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We’re launching an exciting new podcast today — The Poison Detectives — produced by Sandra Bartlett, who brought us the award-winning podcast The Salmon People.

Like Alexandra Morton in The Salmon People, Diane Cotter discovered a problem that no one wanted to accept. And like Alex, she was attacked, shunned and abused on social media as she gathered the evidence, piece by piece, to reveal a big problem with firefighting gear.

When Diane’s husband, Paul Cotter, was diagnosed with prostate cancer at the age of 55, they were surprised and wondered if it was related to his job as a firefighter. And then, Paul began getting calls from firefighters at his station in Worcester, Mass. — all of them with prostate cancer.

“Another month goes by and another guy called me and said, ‘Paul, I just got diagnosed with prostate. What do I do?’ Like, right, here’s what you do. And then, another one. And another one. And I started a list,” said Paul Cotter.

While Paul was keeping his list, Diane was googling to find out where there might be risks in the equipment used by firefighters. And she began writing to everyone — scientists, gear manufacturers and lawyers — who might know something. Hardly anyone responded to her emails, so she sent them again and again.

She had a breakthrough when Erin Brockovich responded to her email. Erin Brockovich’s story was told in the movie by the same name back in 2000, with Julia Roberts in the lead role that won her an Oscar.

Erin Brockovich was working as a law clerk when she came across some medical files in a real estate case. She started investigating and learned that many people who lived in Hinkley, Calif., near a plant run by Pacific Gas & Electric were getting sick. The company used a chemical — hexavalent chromium — to prevent rust in its equipment. For more than 30 years, that chemical poisoned the drinking water. The result was a high rate of cancers, fertility problems and other health issues. She won $333 million for the community and has continued to fight to get the chemical out of drinking water across the United States.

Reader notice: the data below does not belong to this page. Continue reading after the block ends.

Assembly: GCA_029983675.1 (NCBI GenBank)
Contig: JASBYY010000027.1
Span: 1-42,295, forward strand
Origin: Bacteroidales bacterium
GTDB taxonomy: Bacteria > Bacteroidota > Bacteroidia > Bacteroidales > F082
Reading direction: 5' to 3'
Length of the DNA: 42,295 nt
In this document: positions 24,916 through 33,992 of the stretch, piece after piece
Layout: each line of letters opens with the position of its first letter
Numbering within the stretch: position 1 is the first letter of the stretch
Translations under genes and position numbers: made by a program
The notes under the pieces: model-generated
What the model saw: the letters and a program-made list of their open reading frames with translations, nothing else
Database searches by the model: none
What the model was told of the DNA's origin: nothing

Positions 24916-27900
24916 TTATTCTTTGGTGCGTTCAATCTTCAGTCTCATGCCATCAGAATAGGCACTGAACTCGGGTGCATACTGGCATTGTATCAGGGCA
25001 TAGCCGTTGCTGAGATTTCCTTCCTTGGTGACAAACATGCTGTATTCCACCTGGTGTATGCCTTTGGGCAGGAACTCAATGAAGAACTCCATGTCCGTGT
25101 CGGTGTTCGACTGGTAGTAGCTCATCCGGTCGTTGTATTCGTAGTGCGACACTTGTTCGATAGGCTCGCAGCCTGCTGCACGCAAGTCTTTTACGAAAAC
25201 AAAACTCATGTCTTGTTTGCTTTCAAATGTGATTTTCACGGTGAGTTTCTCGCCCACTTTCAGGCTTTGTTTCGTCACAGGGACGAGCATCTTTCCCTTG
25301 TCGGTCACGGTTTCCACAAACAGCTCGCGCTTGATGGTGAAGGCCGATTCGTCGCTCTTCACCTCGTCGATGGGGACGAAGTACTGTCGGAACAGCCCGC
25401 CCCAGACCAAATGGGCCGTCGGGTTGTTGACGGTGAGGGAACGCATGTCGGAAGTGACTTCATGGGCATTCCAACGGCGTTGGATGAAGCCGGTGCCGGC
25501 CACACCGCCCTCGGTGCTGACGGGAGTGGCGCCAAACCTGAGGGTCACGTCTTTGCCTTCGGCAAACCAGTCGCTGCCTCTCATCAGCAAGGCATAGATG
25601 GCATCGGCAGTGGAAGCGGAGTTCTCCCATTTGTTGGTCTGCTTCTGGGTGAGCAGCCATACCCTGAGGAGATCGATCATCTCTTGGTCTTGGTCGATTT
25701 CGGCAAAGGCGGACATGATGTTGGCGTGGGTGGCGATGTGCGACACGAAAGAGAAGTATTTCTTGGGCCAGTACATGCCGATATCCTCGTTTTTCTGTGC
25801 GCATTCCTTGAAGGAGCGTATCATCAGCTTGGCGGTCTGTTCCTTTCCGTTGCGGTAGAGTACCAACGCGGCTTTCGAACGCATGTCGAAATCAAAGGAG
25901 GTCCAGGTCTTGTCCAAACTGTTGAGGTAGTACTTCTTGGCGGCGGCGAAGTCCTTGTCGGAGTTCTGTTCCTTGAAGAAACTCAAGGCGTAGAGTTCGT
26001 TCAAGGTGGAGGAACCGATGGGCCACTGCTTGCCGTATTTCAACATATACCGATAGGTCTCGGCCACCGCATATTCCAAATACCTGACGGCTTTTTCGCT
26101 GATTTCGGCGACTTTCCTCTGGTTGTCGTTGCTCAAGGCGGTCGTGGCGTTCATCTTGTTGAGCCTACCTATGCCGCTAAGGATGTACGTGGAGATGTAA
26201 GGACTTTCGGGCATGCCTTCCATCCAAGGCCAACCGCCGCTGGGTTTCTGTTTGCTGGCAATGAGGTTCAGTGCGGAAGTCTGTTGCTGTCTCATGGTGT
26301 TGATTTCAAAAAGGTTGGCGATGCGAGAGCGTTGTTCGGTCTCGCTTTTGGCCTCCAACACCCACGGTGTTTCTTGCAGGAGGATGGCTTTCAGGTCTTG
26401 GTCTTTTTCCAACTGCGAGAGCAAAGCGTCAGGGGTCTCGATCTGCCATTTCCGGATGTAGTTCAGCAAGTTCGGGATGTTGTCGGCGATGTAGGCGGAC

By this time, Diane had examined the pants of Paul’s protective suit, which was stored in the basement.

“I told her that I had found that the gear itself was degrading, and I believe that was why, in my opinion, my husband had contracted cancer,” Diane told her.

We’ve launched an exciting new podcast today — The Poison Detectives — produced by Sandra Bartlett, who brought us the award-winning podcast The Salmon People.

Erin asked her a question that would propel Diane into the world of chemicals and scientific study.

“‘Do you know if the turnout gear has PFOA or PFOs?’ I said, ‘Oh God, I've never heard of that. What is it?’ And she said, ‘It's a chemical that's used in making things waterproof.’ And things started to click,” said Diane.

Lung cancer and heart attacks used to be the biggest killers of firefighters. Now it is cancers like kidney cancer, melanoma and prostate cancer. Diane set out to find out why. Along the way, Diane meets other poison detectives and together, they learn they are dealing with the monster of all chemicals.

Listen to The Poison Detectives' first episode wherever you get your podcasts. If you like what you hear, help others find us by leaving a five-star rating and a comment.

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